P274 Malignancy in perianal Crohn’s disease
F. Ficari*1, S. Scaringi1, F. Giudici1, D. Zambonin1, C. Di Martino1, F. Tonelli2, P. Bechi1
1Careggi University Hospital, Surgery and Translational Medicine, Florence, Italy, 2University of Florence, Florence, Italy
The incidence of anorectal adenocarcinoma arising at long-standing anorectal fistulas in Crohn’s disease (CD) seems to be low, but few data are available in literature. The aim of this study is to describe our experience on this topic
A cross-searching analysis between the histopathologic database and the surgical report registry of our Department has been performed from 1990 to 2015. Characteristics of the patients and of the disease were recorded (age at diagnosis of cancer, age at diagnosis of CD, site of the disease, extent of the disease, previous medical therapy, etc.). Diagnostic examination was performed under general anaesthesia, and biopsies or curettage for pathological confirmation was obtained in all cases. The surgical treatment aimed to the complete removal of cancer tissue through an abdomino-perineal amputation according to Miles. Follow-up was recorded every 6 months
Between 1990 and 2015, 480 patients underwent surgical treatment for perianal CD in our centre. Within this cohort, 7 patients (1.46%) developed anal adenocarcinoma all after a long-standing perianal disease (mean = 3.2 years, range 5–23). They were 2 males (28.6%) and 5 females (71.4%), mean aged 47.8 years (range 42–60 years). Diagnosis of CD had been performed a mean of 16.7 years before (range 17–35); localisation of CD was respectively colonic in 3 cases, ileo-colic in 3, and ileal in 1 patient. A Miles procedure was performed in 5 cases, whereas in a 60-year-old male and in a 51-year-old female, both affected by advanced cancer with severe comorbidities and a very poor performance status, only a diverting stoma was performed. Ano-rectal stenosis was present in 4 patients (57.1%); tumour staging was respectively T3 N0 in 3 patients; T4NX in 2 patients; and T4N1 and T4N2 in the remaining 2. During the previous year from diagnosis, immunosuppressive therapy with AZA had been performed only in 1 patient, whereas another 1 had been under infliximab during the same period. Five patients died after 8, 12, 31, 40, and 43 months after surgery because of local recurrence or metastatic disease. Further, 1 patient died because of heart failure 20 months after surgery without any evidence of recurrence; 1 patient is disease free after more than 5 years from surgery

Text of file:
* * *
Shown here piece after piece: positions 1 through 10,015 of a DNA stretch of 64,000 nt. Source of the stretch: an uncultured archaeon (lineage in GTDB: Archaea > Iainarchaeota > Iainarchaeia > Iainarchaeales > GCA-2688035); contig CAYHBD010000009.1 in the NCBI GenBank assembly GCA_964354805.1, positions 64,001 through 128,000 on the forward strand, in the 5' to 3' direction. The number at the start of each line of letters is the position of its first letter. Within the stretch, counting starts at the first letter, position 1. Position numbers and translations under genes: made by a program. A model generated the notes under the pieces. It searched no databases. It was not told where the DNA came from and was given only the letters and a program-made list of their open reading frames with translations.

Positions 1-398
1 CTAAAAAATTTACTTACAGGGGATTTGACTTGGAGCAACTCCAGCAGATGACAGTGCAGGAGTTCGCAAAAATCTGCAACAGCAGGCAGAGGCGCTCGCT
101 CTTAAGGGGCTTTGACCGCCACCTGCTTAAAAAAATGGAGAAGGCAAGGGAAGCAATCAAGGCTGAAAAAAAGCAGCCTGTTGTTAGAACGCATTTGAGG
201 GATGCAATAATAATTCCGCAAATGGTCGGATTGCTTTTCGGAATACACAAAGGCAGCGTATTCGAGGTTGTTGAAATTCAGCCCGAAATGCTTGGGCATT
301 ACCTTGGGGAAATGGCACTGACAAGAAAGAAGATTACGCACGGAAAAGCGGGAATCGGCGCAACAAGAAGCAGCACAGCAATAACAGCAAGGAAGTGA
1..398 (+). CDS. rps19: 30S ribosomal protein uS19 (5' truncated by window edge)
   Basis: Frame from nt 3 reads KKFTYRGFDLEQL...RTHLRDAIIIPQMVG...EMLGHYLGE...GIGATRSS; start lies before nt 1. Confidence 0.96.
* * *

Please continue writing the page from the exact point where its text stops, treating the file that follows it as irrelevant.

Malignancy in perianal CD is rare but possible. It develops long time after the first symptoms; prognosis is bad, but an aggressive surgical treatment could be useful, especially for those cases without lymph node metastases.